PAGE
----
You can also be a little more subversive and can enter the gray area that characterizes disciplined disobedience. Take taskings from higher, for example. All units get them, there are always too many, and sometimes you feel like you’re drowning under the pile of them. We all have limited time and limited resources. So by attempting to do everything, we will necessarily be less effective at our priorities. My rule of thumb is to gauge the tasking by what line of effort it falls under, and if it’s not in my top three – and if it by ignoring it or missing it I do not put undue stress or more work on my subordinates – then I drop it to the bottom of my priority list. It’s not literally disobeying an order, it’s prioritizing effectively according to the resources available.
Disciplined disobedience needs to be explored more as a theme within the Army, because it has obvious pitfalls if it goes awry or if people misinterpret it to mean “disobey all orders.” Discipline is a fundamental part of the Army and we still have to be mindful of it. Therefore, this concept needs to be a discussion between leaders. It should be held at the lowest levels of the force and should be championed by mid-level leaders who can use it as an opportunity to encourage this kind of thinking rather than stifle it. In order to maximize resources, retain and promote talented leaders, and gain an edge over our adversaries, we need to build rebel leaders.

Wednesday, August 29, 2018

Rants and Musings.......

First off, my Dad is doing much better, surprisingly the Lung has sealed itself so there is a good possibility that surgery will not be necessary.  But he is concerned still, because the same lung has deflated both times, it is a good possibility that there will be a third one. 

This is a pic of my Dad and my brother from a year ago. 
    On a different note... I saw this driving down the road and it was a surprise....

Yep a Deuce and a half or an M35A2 Truck Utility.  This one was in great shape, I talked to the owner and he told me that this one was built in 1989 and the U.S.A.F used it so it had few miles and no rust and rarely saw off road according to the owner.  I complimented him on the condition and I talked to the owner for a few minutes, The guy was gracious despite my stopping him and talking to him about the truck. 

This was a trip down memory lane, and everything worked. 

   On another note, I heard about this and "googled" it and this article popped up.  Apparently Democratic Senator Schumer and Senator Gillibrand wants to move noise abatement around airports from the FAA an agency with a history and a reputation of impartiality to the EPA an agency that is driven by an agenda.   Can you see the problems here?   Can you say "Lets cripple the American passenger airlines industry?"   I see a myriad of problems with this especially with an agency that has gone whole hog into Global warming, Global cooling, er I mean Climate Change.  I don't know about anything else but I see a disaster in the works.  I am really concerned, especially if the democrats are successful in taking the house and senate in 2018.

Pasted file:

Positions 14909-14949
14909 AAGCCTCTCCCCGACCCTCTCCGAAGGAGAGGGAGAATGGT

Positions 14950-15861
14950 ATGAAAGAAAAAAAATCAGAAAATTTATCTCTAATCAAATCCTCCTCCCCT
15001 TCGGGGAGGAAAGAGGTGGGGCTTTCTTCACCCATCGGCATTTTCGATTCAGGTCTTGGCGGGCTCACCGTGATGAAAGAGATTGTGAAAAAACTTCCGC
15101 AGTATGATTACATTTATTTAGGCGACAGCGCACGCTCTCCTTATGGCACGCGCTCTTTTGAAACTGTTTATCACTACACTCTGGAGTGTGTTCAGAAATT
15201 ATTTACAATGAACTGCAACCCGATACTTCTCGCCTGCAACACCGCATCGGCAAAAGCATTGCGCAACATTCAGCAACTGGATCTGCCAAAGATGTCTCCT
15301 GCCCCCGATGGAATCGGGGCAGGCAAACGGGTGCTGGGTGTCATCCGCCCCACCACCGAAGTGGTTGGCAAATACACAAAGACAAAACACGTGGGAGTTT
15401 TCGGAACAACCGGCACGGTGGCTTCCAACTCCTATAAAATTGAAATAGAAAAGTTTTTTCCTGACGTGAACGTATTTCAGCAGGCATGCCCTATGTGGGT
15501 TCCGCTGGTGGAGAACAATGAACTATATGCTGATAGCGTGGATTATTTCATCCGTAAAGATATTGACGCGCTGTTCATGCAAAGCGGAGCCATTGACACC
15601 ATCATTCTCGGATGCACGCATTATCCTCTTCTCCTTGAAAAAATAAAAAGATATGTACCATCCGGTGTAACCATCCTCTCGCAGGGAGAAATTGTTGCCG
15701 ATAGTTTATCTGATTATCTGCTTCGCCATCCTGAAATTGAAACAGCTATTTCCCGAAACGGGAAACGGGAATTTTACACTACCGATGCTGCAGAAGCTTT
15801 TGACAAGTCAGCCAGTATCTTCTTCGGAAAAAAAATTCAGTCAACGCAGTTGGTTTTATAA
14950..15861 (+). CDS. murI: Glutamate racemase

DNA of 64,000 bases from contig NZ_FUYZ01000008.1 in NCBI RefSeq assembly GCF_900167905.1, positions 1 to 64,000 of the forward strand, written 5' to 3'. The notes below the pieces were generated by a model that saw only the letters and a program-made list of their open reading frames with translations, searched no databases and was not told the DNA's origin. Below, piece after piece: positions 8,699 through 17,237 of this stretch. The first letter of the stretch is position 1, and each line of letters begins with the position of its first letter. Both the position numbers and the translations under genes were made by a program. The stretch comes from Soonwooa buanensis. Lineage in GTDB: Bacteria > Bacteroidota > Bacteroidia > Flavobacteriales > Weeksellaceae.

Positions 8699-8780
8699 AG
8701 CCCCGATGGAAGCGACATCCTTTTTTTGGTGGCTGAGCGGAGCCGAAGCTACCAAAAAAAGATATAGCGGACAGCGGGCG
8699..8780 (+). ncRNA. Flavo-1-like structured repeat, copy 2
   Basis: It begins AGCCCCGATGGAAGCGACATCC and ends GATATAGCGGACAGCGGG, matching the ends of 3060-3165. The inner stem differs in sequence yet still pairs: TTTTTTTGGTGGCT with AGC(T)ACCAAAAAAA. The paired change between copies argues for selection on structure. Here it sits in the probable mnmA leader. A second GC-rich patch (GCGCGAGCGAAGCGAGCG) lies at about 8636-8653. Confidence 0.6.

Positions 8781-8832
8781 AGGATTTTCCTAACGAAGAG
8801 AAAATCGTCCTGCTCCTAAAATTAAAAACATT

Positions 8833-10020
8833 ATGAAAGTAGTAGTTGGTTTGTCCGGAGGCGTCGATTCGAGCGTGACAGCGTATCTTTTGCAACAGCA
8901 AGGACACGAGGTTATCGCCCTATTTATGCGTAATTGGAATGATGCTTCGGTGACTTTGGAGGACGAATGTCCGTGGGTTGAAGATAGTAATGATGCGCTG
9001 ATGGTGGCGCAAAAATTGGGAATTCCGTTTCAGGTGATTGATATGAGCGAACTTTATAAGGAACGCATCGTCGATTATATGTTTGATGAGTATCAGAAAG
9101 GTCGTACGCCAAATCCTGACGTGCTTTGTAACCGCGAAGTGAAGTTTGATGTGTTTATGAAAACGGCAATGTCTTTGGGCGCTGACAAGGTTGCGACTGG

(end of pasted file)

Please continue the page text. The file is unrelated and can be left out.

This article was copied unaltered.

Schumer, Gillibrand Announce Quiet Communities Act

U.S. Sen. Charles Schumer
U.S. Senators Charles E. Schumer (D-NY) and Kirsten Gillibrand (D-NY) announced Friday announced the Quiet Communities Act, legislation that would require the Environmental Protection Agency (EPA) to reestablish an Office of Noise Abatement and Control and reauthorize the Office’s activities through fiscal year 2023.
The federal measure would empower the EPA to oversee airplane noise issues across the country, including airplane noise-plagued areas near JFK and LaGuardia airports. Currently, the Federal Aviation Administration (FAA) oversees airplane noise issues, however, Schumer and Gillibrand explained that the EPA is better fit to address these matters, as its main focus is to protect human health and the environment.
“Empowering the same agency tasked with protecting our environment to protect our communities from excessive and burdensome aircraft noise while working alongside the FAA makes eminent sense. This legislation will once again set up an Office of Noise Abatement and Control at the EPA so that environmental experts can address airplane noise, continuing to allow science to help lead the way in both studying and crafting workable solutions,” said Schumer.
Primary vote 2018
U.S. Sen. Kirsten Gillibrand
“Our communities should not have to endure excessive airplane noise that strongly impacts their quality of life, and this legislation will provide additional tools to assist communities by reestablishing an EPA Office of Noise Abatement & Control,” said Gillibrand, a member of the Environment and Public Works Committee. “The federal government must take more proactive steps to address the concerns of New Yorkers who are affected by airplane noise, and this bill will give the EPA the ability to act.”